Attorney General Jeff Sessions Recuses Himself From Russia Investigations
AUDIE CORNISH, HOST:
Attorney General Jeff Sessions says he will recuse himself from any investigations related to the presidential campaigns.
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JEFF SESSIONS: When you evaluate the rules, I feel like that I should not be involved investigating a campaign I had a role in.
CORNISH: Sessions spoke under pressure. News broke late yesterday revealing that he had failed to disclose at his confirmation hearing that he had two contacts with the Russian ambassador. The FBI has been investigating Russian meddling in the U.S. elections. And with us to talk about the controversy is NPR justice correspondent Carrie Johnson. Hey there, Carrie.
CARRIE JOHNSON, BYLINE: Hi, Audie.
CORNISH: So Sessions has only been leading the Justice Department for a couple of weeks. So how is he already facing so much pressure?
JOHNSON: Well, one thing is a Washington Post story that broke late last night that we confirmed here at NPR. It said Sessions had two contacts with the Russian ambassador last year - a brief chat in July and an office meeting September 2016. Now, Jeff Sessions was asked about an investigation of campaign contacts with Russia in his confirmation hearing. He volunteered that in his role as a surrogate for Trump, he never talked with the Russians.
But the Post story raised questions about his credibility and veracity and whether he could continue to oversee whatever the FBI is investigating about Russian meddling in the U.S. elections. Democrats had even called for his resignation. Even his Republican friends like Susan Collins of Maine said Sessions should not touch the Russia investigation and correct his Senate testimony. Sessions has said he will do that soon.
CORNISH: So what reasons did he give about why he decided to recuse himself from investigations concerning Russia?
JOHNSON: Well, Sessions told reporters this afternoon he never had meetings with Russian operatives or intermediaries about the Trump campaign. He seems to be drawing a line between his role as one of Donald Trump's earliest and most loyal supporters and his job in the Senate where he served on the Armed Services Committee.
Sessions said he did decide to recuse himself because of ethics rules at the Justice Department. He said he's taken no action so far on any matters. He didn't give a lot of detail about who or what exactly is under investigation.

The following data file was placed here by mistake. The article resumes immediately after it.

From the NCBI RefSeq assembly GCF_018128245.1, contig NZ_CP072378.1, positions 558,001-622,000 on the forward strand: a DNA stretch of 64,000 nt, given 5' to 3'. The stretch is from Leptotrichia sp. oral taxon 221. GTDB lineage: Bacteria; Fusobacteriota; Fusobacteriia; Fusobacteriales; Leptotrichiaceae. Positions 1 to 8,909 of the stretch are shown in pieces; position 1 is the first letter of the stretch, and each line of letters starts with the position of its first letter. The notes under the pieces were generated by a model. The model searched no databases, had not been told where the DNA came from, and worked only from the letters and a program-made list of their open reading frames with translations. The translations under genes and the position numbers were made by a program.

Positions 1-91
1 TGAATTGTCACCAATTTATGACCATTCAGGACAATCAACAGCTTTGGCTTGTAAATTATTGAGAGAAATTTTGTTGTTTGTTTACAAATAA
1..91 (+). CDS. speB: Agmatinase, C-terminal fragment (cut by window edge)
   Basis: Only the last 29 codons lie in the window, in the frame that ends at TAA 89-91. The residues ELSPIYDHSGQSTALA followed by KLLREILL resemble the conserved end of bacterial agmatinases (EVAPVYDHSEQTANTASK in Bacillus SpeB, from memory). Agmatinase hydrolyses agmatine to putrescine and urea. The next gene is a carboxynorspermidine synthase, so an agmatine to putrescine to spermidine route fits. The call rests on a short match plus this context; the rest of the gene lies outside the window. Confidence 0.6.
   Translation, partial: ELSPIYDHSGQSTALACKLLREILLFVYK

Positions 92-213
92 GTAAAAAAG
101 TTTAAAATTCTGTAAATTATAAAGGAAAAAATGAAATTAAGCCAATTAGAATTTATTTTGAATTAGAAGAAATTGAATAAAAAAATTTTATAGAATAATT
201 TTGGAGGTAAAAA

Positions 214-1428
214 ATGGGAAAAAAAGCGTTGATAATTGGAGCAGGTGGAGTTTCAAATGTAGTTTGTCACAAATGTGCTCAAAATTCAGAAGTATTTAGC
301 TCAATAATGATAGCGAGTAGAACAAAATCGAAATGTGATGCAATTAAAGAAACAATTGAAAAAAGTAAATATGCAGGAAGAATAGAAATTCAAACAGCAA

CORNISH: And the White House - how are they responding to all this?
JOHNSON: Well, President Trump told reporters today he has total confidence in Sessions and didn't think he needed to step aside. Press Secretary Sean Spicer offered this view to "Fox & Friends."
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SEAN SPICER: There's nothing to recuse himself. He was 100 percent straight with the committee. And I think that people who are choosing to play partisan politics with this should be ashamed of themselves.
JOHNSON: And Audie, speaking of partisan politics, there was a big protest outside of the Justice Department today. A lot of Democrats were reaching out to me this afternoon, reminding me, as a senator, Jeff Sessions repeatedly called on the Obama attorneys general to recuse themselves in a lot of politically sensitive investigations.
CORNISH: All right, so now that he says he's going to recuse himself, who actually will oversee these investigations?
JOHNSON: This is a good question 'cause it's still relatively early in the Trump administration. Jeff Sessions is the only political appointee at the Justice Department who's been confirmed by the Senate. The nominee to be his number two, the deputy attorney general, is only getting his hearing next week.
So until then, the acting deputy attorney general will be Dana Boente. He's a career prosecutor from Virginia - might be familiar because he stepped in to run the Justice Department after Donald Trump fired an Obama holdover, Sally Yates, earlier this year. Dana Boente's now overseeing the matter. Democrats are likely to be calling, though, for someone completely independent to lead this investigation moving forward.
CORNISH: That's NPR's Carrie Johnson. Carrie, thanks so much.
JOHNSON: You're welcome.
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